Some great examples of this come from the world of the internet and ecommerce. Many Indian websites have woefully inadequate user interfaces / user experiences. Yet, there is a wealth of experience in designing user interfaces, especially to increase success in ecommerce. Take a look at this link for example. If you look at the first case study in the article, there was a 30% increase in sign-ups based on a simple wording change. Now, in any business, getting a 30% increase usually takes a lot of hard work. Here is a place where there's easy pickings, but for some reason, very neglected.
Perhaps this TED video from Rory Sutherland has an explanation ! For another great source for small changes making big impacts, read Yes! : 50 Sceintifically Proven Ways to be Persuasive.
It is true that focusing on the details is very boring, and very time consuming. Top management doesn't have time to do things like this. However, any organisation that masters this will quickly have an edge over its competitors, and the edge will expand rapidly.
The Japanese have long figured it out. Their TQM / Kaizen methodology empowers every individual in the company to keep making changes that improve things. That way, the burden of the detail is spread out across a large number of employees. (A side benefit is greater employee engagement !) This comes together in the Learning Curve. Do a thought experiment. If you can, across all the people in your organisation, generate a 1% improvement each week in say productivity through working on the details, in a year, that adds upto a 50% increase in productivity.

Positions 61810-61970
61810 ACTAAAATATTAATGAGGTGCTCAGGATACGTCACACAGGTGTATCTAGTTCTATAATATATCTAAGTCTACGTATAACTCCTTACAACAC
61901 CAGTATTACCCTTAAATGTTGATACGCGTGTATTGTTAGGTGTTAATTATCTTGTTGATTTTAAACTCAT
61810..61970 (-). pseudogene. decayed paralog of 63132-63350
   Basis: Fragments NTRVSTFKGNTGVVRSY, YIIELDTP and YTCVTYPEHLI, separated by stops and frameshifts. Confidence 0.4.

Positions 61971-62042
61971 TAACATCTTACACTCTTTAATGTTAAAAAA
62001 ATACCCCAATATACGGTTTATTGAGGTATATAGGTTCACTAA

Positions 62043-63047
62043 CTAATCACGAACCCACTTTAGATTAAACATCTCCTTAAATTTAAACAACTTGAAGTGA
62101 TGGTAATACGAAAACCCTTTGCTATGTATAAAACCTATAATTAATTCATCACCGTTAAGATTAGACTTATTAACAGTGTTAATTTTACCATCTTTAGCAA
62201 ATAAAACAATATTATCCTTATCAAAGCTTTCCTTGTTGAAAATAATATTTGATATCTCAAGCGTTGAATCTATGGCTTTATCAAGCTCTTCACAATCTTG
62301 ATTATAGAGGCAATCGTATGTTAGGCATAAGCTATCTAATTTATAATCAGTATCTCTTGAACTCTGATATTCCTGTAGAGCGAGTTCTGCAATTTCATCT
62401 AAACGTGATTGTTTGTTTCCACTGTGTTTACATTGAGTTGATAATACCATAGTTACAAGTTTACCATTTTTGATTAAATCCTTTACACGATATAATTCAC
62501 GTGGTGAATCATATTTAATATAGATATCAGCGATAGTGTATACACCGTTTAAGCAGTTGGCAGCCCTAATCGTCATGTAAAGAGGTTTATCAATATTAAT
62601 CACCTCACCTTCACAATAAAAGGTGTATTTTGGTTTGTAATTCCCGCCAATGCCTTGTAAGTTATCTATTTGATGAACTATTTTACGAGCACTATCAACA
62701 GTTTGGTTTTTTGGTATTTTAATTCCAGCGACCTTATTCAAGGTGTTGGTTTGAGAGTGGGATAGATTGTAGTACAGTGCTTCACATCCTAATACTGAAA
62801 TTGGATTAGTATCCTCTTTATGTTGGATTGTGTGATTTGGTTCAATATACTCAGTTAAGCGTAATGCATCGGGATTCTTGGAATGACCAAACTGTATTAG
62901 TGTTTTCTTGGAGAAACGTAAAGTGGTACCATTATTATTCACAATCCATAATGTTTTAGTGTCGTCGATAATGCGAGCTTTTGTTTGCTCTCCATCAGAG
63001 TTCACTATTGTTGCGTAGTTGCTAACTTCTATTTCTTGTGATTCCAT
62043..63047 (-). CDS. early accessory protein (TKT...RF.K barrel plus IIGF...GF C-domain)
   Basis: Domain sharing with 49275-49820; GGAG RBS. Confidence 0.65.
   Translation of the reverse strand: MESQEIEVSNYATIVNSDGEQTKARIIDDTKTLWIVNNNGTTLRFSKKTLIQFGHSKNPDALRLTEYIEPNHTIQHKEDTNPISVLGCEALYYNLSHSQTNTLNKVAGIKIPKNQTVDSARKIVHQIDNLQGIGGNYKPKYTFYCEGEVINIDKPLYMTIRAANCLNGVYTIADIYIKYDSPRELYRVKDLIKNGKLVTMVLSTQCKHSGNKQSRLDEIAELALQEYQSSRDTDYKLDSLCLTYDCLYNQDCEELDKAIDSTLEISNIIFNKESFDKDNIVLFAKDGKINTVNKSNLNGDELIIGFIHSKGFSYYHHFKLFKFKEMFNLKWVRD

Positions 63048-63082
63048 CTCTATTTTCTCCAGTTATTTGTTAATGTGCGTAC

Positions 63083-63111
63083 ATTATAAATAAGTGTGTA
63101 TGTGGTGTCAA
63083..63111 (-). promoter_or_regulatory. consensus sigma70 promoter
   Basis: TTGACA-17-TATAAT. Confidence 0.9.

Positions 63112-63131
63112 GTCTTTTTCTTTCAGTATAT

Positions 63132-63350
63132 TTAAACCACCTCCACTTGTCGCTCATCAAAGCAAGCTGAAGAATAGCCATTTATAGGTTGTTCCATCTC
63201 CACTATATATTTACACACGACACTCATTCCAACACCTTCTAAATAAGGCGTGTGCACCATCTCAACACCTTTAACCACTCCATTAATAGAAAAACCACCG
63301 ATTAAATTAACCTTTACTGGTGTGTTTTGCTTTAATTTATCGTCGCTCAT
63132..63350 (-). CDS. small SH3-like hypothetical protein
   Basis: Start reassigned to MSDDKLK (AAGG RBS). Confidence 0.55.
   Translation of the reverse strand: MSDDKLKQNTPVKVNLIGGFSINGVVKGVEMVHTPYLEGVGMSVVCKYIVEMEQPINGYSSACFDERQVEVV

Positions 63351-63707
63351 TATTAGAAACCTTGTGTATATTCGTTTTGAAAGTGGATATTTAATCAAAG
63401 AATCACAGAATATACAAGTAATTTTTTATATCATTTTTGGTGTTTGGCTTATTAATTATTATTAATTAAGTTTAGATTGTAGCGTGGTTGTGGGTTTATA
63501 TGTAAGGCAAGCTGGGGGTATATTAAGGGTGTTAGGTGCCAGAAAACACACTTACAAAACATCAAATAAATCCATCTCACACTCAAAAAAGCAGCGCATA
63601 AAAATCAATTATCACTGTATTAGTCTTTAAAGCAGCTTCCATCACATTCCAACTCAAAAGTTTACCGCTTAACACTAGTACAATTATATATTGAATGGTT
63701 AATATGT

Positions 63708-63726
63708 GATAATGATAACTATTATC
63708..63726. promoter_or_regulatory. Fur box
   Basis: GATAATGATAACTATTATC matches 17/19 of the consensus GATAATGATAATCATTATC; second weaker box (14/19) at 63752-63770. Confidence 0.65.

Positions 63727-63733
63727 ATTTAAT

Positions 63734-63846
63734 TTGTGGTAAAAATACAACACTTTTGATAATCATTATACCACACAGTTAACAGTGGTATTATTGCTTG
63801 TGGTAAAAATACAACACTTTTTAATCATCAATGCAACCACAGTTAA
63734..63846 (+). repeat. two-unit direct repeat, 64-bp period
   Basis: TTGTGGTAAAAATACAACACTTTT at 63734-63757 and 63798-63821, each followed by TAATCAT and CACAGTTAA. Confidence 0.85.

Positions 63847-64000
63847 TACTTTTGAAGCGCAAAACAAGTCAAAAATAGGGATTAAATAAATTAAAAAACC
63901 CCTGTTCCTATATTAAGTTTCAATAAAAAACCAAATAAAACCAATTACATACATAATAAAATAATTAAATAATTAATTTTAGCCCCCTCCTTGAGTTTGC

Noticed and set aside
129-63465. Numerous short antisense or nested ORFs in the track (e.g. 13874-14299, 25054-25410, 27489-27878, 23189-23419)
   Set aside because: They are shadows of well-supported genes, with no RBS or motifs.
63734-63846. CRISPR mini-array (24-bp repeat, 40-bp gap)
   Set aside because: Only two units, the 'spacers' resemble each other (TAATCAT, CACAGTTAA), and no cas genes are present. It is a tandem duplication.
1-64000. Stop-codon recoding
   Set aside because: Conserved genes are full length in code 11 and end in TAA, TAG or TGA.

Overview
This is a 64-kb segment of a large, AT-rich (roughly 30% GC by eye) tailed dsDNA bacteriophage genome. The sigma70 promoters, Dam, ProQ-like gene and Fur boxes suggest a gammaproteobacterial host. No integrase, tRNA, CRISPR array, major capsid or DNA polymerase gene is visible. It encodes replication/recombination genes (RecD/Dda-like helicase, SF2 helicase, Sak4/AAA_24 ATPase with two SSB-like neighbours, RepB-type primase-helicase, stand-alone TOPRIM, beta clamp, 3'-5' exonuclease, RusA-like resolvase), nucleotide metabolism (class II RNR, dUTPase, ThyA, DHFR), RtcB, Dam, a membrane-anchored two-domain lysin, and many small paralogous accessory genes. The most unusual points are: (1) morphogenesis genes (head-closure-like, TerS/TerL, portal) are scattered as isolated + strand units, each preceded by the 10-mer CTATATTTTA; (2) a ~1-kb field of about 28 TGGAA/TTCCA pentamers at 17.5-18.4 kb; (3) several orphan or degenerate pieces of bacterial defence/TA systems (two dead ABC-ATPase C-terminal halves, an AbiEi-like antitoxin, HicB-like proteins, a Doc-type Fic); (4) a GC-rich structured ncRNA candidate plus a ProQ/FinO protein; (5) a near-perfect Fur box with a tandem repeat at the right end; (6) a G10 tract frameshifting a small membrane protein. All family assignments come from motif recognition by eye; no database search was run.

This lack of attention to detail is often the reason for the failure of a variety of initiatives. A particularly egregious example from my working days was a Change Management System imposed by the IT department on the rest of the company, which the whole company was resisting violently. When I took a look at the system, it was pretty easy to understand why. The system worked, but the User Interface was like pulling teeth. For example, the user had to specify by when he wanted the change implemented. He had to select first the date from a drop down box - 1 to 31, without any default. Next was the month, followed by the year - 2001 upto 2099, without any default. I kid you not. Next three drop down boxes had the Hours, Minutes and Seconds, also without any defaults. Just specifying all this was more than enough to exhaust 90% of the users. And that was just one small piece of the whole form. You can imagine how unsuccessful that system was. Yet Senior Management was in denial - because not one of them ever used the system themselves.
I'd love to hear from you other examples of great improvements that can be achieved for little cost, or other ways organisations manage to Sweat the Small Stuff.